ACTG Sales Management Blog

Sales & Sales Management Expertise Blog  

Tony Cole

Recent Posts

Relationship Selling Begins with Asking the Right Questions

Posted by Tony Cole on Fri, May 17, 2024

According to the 2023 Edelman Trust Barometer, “Only 59% percent of the 32,000 global respondents to the firm’s 23rd annual trust and credibility survey trust financial services to do what is right, compared to 75% who trust technology and 71% who trust education and food & beverage companies — the top 3 most trusted industries. In the United States, 57% of consumers trust financial services, an increase of 9 percentage points over 2022 findings. 

These numbers show a huge opportunity for financial institutions and fintechs — who bridge the most trusted industry sector to financial services — to build greater trust.”

This is not new news to those who work within the industry. In fact, most organizations and advisors have been working long term to be more customer-focused. The challenge is for advisors to be focused on relationship selling, asking probing, sometimes assertive questions without coming across to customers as sales-driven.

Assertive (not aggressive) salespeople win more business than others. These people care so much about doing the right thing for their clients that they are willing to risk the relationship and the sale to ensure the prospect or customer makes good decisions. Does this describe you and your people?  

What does assertiveness have to do with effort and execution? If done properly, the early relationship building conversations and meetings will help to qualify or eliminate a suspect. If done well, this will streamline a salesperson’s efforts and pipeline, giving them more time and energy to focus on finding and building relationships with better prospects.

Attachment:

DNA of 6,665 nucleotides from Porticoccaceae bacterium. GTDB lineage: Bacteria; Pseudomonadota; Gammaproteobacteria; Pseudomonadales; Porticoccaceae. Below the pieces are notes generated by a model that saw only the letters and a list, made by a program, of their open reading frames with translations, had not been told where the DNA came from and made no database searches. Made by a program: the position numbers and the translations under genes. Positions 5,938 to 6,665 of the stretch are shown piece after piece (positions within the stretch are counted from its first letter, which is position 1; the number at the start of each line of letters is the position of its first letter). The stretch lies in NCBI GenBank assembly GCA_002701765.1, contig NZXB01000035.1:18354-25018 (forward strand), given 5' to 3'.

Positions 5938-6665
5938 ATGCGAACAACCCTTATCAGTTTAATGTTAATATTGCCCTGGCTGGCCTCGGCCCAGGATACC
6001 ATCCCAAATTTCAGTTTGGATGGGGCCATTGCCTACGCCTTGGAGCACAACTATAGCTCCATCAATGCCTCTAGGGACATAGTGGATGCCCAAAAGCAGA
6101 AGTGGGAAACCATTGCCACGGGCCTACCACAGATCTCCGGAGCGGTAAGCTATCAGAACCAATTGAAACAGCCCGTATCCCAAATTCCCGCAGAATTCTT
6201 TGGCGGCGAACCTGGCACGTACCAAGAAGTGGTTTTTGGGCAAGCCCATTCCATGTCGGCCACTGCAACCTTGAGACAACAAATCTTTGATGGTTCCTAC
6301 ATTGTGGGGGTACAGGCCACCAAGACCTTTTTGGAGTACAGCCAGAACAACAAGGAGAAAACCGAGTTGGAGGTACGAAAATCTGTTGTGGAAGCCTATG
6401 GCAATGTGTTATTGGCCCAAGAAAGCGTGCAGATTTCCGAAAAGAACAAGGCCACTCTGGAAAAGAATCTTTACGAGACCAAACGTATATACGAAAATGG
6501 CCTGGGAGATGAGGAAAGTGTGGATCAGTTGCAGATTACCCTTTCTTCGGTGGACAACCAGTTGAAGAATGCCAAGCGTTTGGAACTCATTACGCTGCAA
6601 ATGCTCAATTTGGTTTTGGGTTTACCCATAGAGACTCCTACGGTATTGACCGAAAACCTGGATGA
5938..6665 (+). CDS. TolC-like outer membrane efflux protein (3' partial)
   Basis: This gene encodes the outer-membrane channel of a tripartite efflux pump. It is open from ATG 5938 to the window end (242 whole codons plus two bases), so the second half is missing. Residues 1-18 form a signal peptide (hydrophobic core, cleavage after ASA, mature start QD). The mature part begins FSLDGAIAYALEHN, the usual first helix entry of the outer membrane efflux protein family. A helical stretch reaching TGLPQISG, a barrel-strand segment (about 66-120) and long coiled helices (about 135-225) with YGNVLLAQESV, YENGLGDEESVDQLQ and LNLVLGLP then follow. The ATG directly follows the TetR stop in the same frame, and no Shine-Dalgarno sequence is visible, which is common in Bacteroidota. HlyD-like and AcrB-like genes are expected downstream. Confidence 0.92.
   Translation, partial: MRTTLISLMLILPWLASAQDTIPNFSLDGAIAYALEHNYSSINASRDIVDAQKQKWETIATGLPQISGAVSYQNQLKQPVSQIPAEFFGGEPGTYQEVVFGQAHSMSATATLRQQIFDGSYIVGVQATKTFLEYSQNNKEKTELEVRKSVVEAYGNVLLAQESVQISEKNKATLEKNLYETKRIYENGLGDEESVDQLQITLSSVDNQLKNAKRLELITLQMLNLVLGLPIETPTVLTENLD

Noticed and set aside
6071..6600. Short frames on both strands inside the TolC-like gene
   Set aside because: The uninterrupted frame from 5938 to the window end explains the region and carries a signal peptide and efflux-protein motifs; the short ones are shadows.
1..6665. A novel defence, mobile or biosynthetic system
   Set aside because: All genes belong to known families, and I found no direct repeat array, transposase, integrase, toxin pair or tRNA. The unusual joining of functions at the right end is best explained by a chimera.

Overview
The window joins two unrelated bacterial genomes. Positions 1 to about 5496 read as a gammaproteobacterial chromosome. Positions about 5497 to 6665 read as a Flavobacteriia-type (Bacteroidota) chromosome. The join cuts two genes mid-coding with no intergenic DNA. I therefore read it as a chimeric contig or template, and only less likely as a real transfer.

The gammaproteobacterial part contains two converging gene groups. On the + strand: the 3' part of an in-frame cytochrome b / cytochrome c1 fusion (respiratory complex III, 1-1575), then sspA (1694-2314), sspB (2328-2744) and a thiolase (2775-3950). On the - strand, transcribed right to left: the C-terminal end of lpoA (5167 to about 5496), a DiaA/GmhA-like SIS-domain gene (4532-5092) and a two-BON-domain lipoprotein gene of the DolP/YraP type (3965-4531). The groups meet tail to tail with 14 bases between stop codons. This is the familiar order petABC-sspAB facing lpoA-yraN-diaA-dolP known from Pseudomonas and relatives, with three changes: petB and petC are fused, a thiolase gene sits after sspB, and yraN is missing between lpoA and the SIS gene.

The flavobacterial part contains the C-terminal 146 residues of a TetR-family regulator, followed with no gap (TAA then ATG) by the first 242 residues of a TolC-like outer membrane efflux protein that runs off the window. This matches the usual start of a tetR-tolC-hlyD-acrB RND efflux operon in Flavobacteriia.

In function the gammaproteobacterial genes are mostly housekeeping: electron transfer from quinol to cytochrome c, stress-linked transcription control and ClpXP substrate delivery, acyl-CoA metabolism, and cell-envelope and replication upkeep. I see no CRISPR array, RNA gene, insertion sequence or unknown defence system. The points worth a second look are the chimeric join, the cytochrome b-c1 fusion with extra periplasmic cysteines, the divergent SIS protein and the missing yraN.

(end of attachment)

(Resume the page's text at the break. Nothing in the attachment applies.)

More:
During initial conversations, a financial advisor, banker, or insurance agent is gathering information that leads to a next meeting and eventually to a presentation meeting. It is through the intelligence that is gained and utilized in building superior solutions that your presentation meetings will lead to decisions. This is the focus of relationship selling because any proposal or recommendation is built around the specific client’s identified problems, growth challenges, and revenue goals.

In the process of relationship selling, the skill of asking the right questions, the right way, at the right time is critical. In an effective selling system, for a prospect to qualify they must:

  1. Have compelling reasons to buy, to make a change, or do something different
  2. Have the capability and willingness to invest the necessary time, money, and effort
  3. Be willing and able to make the decision to fix the problem and be able and willing to make the money decision

Uncovering all of these issues requires that a salesperson asks many questions and some of these questions require a salesperson to be somewhat assertive. They could consider and use questions such as: